‘We have to live a normal life here’: Inside Oswiecim, the town in the shadow of Auschwitz

Only train tracks and barbed wire separate the former German death camp Auschwitz-Birkenau from Oswiecim.

'We have to live a normal life here': Inside Oswiecim, the town in the shadow of Auschwitz
The train tracks leading to the former Auschwitz concentration camp. Photo: DPA

Its 40,000 Polish residents try to lead normal lives despite knowing their town will always be associated with the Holocaust, much like Hiroshima is forever tied to the atomic bomb.

On Friday, it will once again be back in the spotlight when German Chancellor Angela Merkel pays her first visit to Auschwitz-Birkenau.

For locals, the burden of history is tough to shake.

“Visitors believe that even three generations later, we should be in mourning all day, every day,” resident Dawid Karlik told AFP this week.

The 24-year-old is a student at the college located just 200 metres (650 feet) from the camp's infamous gate bearing the chilling Nazi message “Arbeit macht frei”, or “Work will set you free”.

Photo: DPA

Hundreds of thousands of Europeans passed through this gate before being gassed to death or killed by hard labour, hunger, disease, medical experiments.

Most of them were Jews, but also Catholic Poles, Roma, Soviet soldiers and others.

“Yes, we know the history. The building where I study had previously served as housing for SS women. But today it's our school,” Karlik said.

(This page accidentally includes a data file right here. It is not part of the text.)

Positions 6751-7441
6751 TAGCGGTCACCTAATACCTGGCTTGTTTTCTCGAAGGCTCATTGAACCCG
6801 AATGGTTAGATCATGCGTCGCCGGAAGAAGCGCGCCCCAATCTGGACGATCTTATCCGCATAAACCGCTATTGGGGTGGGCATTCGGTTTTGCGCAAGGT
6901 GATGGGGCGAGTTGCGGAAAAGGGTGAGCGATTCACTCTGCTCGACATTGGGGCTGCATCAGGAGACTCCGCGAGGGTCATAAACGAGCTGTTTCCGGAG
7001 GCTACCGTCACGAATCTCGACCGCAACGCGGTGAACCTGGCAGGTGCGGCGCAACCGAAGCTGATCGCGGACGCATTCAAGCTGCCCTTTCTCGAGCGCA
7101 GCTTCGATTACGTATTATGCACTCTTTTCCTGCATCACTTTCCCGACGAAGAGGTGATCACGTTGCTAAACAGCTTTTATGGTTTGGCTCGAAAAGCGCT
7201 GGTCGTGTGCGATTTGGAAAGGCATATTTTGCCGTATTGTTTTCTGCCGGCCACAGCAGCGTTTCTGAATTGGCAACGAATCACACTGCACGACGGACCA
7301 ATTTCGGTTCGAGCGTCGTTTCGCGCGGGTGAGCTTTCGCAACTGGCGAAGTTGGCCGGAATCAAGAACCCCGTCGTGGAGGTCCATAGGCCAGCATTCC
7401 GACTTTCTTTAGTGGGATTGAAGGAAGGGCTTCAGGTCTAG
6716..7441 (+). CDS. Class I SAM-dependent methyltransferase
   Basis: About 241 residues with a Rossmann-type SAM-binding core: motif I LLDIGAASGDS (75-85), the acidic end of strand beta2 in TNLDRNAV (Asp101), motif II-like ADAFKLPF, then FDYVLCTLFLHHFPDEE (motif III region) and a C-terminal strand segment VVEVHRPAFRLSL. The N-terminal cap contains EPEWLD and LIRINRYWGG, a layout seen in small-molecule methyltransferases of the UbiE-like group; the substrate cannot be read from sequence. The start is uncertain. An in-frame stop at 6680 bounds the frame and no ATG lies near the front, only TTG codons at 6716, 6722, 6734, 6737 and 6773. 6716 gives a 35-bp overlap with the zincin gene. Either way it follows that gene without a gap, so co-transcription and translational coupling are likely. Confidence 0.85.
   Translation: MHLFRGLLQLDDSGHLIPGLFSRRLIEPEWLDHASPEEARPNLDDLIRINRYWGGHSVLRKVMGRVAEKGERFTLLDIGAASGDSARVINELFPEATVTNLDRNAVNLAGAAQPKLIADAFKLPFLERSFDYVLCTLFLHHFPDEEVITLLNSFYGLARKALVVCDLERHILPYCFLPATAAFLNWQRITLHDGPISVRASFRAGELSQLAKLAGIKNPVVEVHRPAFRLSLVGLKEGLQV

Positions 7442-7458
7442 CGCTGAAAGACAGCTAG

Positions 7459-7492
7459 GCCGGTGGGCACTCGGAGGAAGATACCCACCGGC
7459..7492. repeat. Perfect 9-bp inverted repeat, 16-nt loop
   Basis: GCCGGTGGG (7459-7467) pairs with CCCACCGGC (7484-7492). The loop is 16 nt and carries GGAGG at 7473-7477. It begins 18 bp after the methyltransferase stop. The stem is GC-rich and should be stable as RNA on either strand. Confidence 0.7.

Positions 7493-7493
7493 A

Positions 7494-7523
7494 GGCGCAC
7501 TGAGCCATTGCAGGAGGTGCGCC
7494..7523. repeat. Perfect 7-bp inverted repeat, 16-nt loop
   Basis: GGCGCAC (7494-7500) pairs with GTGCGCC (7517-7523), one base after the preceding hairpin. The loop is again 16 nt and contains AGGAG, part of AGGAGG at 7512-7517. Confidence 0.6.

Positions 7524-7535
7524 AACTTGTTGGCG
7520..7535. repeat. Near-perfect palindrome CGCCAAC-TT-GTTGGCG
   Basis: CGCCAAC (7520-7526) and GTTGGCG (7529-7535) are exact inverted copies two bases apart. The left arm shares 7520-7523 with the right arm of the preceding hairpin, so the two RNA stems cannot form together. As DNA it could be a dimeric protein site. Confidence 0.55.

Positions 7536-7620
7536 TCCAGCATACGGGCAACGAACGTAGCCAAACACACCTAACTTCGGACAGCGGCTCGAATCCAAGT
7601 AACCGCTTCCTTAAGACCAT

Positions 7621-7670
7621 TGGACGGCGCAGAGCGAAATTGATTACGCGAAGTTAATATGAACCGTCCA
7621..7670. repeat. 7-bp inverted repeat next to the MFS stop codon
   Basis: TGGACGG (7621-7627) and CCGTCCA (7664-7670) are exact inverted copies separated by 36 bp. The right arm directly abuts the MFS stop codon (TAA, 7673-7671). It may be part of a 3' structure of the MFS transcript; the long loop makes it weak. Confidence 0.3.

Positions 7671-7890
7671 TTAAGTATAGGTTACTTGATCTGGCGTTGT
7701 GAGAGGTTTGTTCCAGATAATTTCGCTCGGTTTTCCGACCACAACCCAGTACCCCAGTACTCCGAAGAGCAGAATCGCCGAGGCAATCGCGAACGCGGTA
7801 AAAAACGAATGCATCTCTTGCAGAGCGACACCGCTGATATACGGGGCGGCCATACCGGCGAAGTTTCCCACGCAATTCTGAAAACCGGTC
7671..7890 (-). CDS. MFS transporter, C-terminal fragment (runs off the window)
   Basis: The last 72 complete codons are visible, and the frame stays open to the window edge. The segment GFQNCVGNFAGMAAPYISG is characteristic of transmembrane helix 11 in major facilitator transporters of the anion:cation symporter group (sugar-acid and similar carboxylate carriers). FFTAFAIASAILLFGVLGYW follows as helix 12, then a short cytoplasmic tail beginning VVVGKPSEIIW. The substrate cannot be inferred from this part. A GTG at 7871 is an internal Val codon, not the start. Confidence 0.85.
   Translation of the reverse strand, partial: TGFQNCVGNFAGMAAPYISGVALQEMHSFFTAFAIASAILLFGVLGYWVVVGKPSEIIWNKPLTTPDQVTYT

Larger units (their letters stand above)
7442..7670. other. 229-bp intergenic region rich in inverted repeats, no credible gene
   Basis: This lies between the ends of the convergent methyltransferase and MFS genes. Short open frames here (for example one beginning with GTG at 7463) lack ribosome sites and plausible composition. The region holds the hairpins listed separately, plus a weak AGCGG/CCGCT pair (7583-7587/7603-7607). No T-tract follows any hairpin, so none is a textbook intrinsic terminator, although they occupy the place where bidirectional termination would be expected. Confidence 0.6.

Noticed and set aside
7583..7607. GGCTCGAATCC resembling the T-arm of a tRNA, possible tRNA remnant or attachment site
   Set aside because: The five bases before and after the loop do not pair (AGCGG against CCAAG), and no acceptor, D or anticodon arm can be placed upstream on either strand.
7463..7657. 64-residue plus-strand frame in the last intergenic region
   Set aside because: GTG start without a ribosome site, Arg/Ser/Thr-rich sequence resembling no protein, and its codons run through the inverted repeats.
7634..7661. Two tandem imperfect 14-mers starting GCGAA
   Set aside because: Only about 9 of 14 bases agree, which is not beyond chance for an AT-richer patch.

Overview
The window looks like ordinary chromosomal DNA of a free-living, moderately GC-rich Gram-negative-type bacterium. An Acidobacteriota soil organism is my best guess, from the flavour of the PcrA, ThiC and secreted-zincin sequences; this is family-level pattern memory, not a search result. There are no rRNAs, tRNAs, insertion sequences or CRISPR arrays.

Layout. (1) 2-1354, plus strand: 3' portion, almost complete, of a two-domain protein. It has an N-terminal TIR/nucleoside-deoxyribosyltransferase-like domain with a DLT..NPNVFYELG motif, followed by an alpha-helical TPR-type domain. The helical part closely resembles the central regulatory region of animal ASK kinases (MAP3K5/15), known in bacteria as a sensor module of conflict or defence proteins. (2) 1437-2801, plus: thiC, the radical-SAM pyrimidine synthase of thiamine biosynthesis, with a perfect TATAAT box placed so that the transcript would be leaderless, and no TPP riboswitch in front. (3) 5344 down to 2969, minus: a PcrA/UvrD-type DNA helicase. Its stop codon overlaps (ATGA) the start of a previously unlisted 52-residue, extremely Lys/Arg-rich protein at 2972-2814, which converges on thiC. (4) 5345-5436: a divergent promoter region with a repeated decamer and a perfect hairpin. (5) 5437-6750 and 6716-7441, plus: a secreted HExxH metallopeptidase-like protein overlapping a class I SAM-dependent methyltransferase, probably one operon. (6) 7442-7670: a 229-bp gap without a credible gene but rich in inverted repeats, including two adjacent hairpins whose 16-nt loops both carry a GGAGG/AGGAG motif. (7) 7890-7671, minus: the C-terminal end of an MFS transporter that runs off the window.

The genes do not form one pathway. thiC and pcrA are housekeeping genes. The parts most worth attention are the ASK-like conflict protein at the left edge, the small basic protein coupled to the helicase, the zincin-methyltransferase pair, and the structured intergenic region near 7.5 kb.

READ ALSO: Merkel set to visit Auschwitz as Germany battles resurgence of anti-Semitism

Fellow student Anna Duda added that “it is the Germans who built the biggest death camp here during the war.”

“We, the residents of Oswiecim, had nothing to do with it. But we remember and have to live a normal life here despite the difficult past.”

Karlik works at the library of the Auschwitz-Birkenau museum, and wants to eventually become a tour guide there.

Empty hotels

This year, the museum expects a record 2.3 million visitors.

And yet, Oswiecim's hotels stand empty.

Tourists rarely spend the night in Oswiecim, a town with 800 years of history, preferring to stay in the nearby city of Krakow.

In an attempt to revamp the town's image, high-profile journalist Dariusz Maciborek launched the annual music event Life Festival Oswiecim in 2010.